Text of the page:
Planning Open Water Rowing in Northeaster Dory

I'm looking to build a 100 pound rowboat for primarily inshore rowing to the fishing reefs, some beach lauching to shorten the row, not too technical for this my first build, stand up for casting at times, ocassional passenger.

Weight is important because I want to be able to walk it on a dolly to the beach 7 blocks and maybe pull it behind my bicycle. The water is Santa Monica Bay but one day I would like to row the 22 miles to Catalina Island. (There was at one time an anual organized row to the island.)

Is the Northeaster Dory my boat?

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RE: Planning Open Water Rowing in Northeaster Dory

   Maybe, maybe not on the NE Dory.  I have one with a lug rig.  Sounds like whatever you do, you're not interested in sailing.

I know that standard NE Dories and Skerries have made lots of open water miles, and that Santiago (of The Old Man and the Sea fame) pulled in his giant Marlin and fought off the sharks in an open dory, but I'd personally still hesitate to be ocean-bound in either.  I was stationed in San Diego and spent plenty of time in Catalina Channel - in my 42 ft ketch - and often appreciated every inch length and freeboard of that boat, and it's 23,000 lb displacement out there!  (It wouldn't tow behind a bike :) )

I often see water up near the gunwale on my NE Dory when it is in rough water, both rowing and sailing.  I've often wondered what would happen if it was designed with a whole extra 3-4" plank to increase the freeboard.  It might be more seaworthy, but of course also have quite a bit more windage to deal with, too.

If a NE Dory or Skerry turns over (or takes a breaker over the side) in stock configuration, it comes up as a full bathtub with only inches of freeboard when swamped.  I tested my Dory and confirmed that it couldn't be bailed out in open water in anything other than a very small sea state (less than 1 ft waves). I subsequently added quite a bit of extra floatation besides the standard under-seat foam; I now feel like I can self-rescue in moderate waves (on the lake) but would never feel confident of doing so out on the ocean.  I presume the Catalina rowing event is attended by safety boats, but even so I woulnd't like to be out in the ocean in a boat I couldn't self-rescue.

As to beach launching, I've rarely seen the (true, ocean facing) coast there calm enough to make beach launching easy (if that's the type of beach launch you are considering). Often swells even if no wind. You'd have to pick your day, and most days woulnd't support coastline beach launches.  Maybe you're thinking about other sheltered beaches. You're the local resident, so I leave all this to you to determine. Remember that if you're to beach lauch with one person, you'll have the boat banging around on the beach at the same time you have to run your dolly back up out of the water. Maybe not a bad job for two, but tricky for one.

Even without all the sail gear, the length of the NE dory will make it a little unwieldy for very much moving about by hand or bike.  My NE Dory with gear aboard and on a real trailer isn't suitble for moving by hand except to get it moved around on the (flat) driveway or parking lot.  So again, not outfitted for sail, and on a dolly instead of a trailer, and assuming minimal hills it COULD be done with the NE Dory - but I'd say it would be an effort.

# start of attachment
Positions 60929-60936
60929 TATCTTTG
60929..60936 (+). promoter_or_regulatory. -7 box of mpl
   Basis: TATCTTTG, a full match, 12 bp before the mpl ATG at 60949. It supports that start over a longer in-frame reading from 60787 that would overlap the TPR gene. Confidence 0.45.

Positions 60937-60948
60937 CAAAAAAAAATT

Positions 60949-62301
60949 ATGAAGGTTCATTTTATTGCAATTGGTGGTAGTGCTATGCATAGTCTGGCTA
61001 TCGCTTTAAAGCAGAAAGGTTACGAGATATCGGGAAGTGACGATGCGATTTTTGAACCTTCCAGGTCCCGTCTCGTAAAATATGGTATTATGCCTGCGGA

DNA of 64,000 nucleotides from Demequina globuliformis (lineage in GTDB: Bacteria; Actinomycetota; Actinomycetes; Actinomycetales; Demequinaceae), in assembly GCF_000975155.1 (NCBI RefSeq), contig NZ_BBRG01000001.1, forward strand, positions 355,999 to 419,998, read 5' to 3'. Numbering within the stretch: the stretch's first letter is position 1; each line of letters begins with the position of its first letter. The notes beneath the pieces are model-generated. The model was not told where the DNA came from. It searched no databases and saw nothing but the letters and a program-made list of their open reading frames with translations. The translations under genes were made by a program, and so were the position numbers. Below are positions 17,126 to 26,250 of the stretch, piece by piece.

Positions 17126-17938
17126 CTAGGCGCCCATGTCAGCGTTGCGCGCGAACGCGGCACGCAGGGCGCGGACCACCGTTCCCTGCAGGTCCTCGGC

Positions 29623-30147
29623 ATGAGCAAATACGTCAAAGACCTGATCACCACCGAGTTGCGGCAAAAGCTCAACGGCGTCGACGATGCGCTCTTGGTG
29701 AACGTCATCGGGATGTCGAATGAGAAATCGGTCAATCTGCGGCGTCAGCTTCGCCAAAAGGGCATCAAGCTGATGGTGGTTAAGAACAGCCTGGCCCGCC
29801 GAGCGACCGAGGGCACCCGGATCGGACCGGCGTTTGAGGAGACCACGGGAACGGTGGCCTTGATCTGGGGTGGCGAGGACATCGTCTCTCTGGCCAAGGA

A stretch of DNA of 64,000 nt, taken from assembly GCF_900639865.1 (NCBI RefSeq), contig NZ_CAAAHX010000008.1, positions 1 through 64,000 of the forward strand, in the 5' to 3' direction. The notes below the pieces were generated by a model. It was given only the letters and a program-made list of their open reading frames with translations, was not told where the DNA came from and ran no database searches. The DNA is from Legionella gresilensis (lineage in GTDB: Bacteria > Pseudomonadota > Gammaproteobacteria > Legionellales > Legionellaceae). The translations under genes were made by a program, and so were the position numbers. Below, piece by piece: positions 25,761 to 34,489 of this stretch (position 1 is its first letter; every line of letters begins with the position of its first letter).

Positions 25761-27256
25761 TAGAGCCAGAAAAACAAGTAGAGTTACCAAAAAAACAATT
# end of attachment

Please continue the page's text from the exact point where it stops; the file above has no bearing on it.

Giving it all a bit of thought, and then scrolling through the boats listed here on the CLC website, I confirmed an initial idea I had for what might be my first choice in this instance.  I did discount some things like the Peapod (weight), Jimmy Skiff (flat bottom wouldn't like large waves) and other ideas/boats for a number of reason I won't go into.  Here's my idea:  It might be heavier than you like, but fits most of the rest of the bill.  I think you could talk CLC into setting you up with a special-order Skerry Raid kit, telling them you were only interested in bulding the Raid hull (with the coaming) for rowing - that you didn't need centerboard trunk, centerboard, rudder or sail parts.  Looking at the pictures you might need to add a little support post or something to support the forward deck in place of the (absent) centerboard trunk, but that would be a very easy modification.  Looks like it could fit two people, as there are some pictures with two aboard. In my mind, that might be a boat that could be handled on a dolly and that I'd be willing to take out ocean rowing!  

Of course I'd jump in my Chess 17 kayak (it is outfittted with rudder and spray skirt) and head ot to Catalina or Alaska with only a very small twinge of apprehension, so there's that - and I'd fear large-hulled sea traffic maybe more than anything else.  I'd feel much safer in the kayak than in my stock than in my NE Dory.

RE: Planning Open Water Rowing in Northeaster Dory

   Thank you BH for that informative response. A solo cross channel row is out of the question and thanks for pointing out that some of these capsize excersises in the Northeaster Dory that I've seen videos of would be near impossible in the ocean on most days. Last year, we sold our 17 foot Sid Skiff from Northwest School of Wooden Boatbuilding which was seaworthy but inconvenient to launch as it needed the hoist or a ramp. I've been rolling our 80 pound plastic kayak down to the water and hope that an extra 20pouns will be doable if also a workout. There is a hand launch dock in King Harbor that would be easier than the beach launch if the first few times at the beach are too much. 




RE: Planning Open Water Rowing in Northeaster Dory

   Two other boats that I considered are Ian Oughtred's Acorn 17 and Clint Chase's Drake 17 but the CLC Northeastern Dory kit is priced right, straight forward, and very attractive to this beginner boatbuuilder.

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